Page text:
Fargo

Fargo ★★★★

Coenthon #10

Fargo acts as a deconstruction of the Minnesota Nice demeanor, using a macabre sense of understanding the world of crime and the ways we perceive it. By the end Marge is regaling, noting the insane parts of what she's just experienced but at the same time goes back to her average life in part just to wake up the next morning as if shaking it off--ending the deconstruction and instead commending it for its perseverance and headstrong nature in the wake of violence.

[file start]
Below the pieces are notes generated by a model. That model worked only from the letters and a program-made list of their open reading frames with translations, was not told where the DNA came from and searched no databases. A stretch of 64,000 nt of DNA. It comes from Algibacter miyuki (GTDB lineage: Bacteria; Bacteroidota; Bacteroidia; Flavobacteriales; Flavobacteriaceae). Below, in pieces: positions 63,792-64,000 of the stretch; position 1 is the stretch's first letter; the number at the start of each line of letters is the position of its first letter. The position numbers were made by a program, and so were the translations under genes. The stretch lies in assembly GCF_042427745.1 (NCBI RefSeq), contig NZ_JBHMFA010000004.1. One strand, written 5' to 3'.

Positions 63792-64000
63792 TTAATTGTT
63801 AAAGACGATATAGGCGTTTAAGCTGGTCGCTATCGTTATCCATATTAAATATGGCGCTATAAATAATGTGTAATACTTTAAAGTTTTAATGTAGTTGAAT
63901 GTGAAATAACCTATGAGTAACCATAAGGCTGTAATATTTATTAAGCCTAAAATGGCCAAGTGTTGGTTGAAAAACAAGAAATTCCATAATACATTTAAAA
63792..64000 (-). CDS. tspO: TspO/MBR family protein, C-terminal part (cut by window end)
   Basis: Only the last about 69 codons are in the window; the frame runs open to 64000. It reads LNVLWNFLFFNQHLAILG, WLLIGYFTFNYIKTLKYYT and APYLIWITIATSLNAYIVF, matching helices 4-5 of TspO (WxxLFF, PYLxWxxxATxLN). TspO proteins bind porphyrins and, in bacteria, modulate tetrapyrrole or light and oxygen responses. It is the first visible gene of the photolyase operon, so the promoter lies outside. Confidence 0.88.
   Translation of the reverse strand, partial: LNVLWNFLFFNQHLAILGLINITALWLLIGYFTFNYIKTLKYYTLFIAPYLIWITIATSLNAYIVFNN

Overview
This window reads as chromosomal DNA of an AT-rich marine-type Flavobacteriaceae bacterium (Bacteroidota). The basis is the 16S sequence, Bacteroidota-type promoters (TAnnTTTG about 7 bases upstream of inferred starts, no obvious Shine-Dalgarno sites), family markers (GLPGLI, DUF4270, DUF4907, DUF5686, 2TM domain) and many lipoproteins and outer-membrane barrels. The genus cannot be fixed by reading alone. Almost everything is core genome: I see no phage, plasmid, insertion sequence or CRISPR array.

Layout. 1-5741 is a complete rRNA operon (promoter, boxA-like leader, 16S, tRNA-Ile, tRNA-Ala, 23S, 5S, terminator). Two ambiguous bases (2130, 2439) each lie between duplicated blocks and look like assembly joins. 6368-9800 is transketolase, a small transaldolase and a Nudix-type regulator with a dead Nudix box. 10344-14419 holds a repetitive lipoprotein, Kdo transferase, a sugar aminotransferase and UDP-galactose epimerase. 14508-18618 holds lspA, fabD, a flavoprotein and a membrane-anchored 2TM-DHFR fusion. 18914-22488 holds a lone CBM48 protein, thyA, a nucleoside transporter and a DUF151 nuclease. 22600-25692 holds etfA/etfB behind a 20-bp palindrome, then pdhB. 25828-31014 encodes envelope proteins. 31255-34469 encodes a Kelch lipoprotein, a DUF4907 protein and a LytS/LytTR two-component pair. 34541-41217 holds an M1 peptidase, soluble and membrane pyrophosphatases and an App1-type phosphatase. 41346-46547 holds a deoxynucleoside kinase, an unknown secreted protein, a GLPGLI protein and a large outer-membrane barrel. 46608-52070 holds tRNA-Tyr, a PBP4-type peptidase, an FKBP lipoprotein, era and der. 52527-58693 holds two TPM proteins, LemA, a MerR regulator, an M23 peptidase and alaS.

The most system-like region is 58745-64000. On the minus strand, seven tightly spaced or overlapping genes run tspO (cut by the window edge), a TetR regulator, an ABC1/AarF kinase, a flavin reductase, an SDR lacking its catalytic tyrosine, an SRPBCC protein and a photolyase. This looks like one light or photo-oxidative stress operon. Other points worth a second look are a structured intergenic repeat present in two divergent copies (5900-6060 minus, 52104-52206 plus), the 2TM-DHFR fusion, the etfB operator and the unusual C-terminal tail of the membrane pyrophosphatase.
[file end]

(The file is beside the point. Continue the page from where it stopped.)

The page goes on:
The use of violence in this film teeters on both funny yet serious and real--the crimes committed feel overall grim because its perpetrators and victims (even the ones briefly on screen) greatly suffer. It's funny in its follies but ultimately this film hits harder than a lot of other films in the same vein. Each scene is well-filmed to give it a veneer of humanity in conversation and watching great actors like Macy and Buscemi sweat under pressure really shows the humanity behind even dark characters. Executed well, and it shows--the tone here is flawless and the film itself is incredibly watchable. A real treat.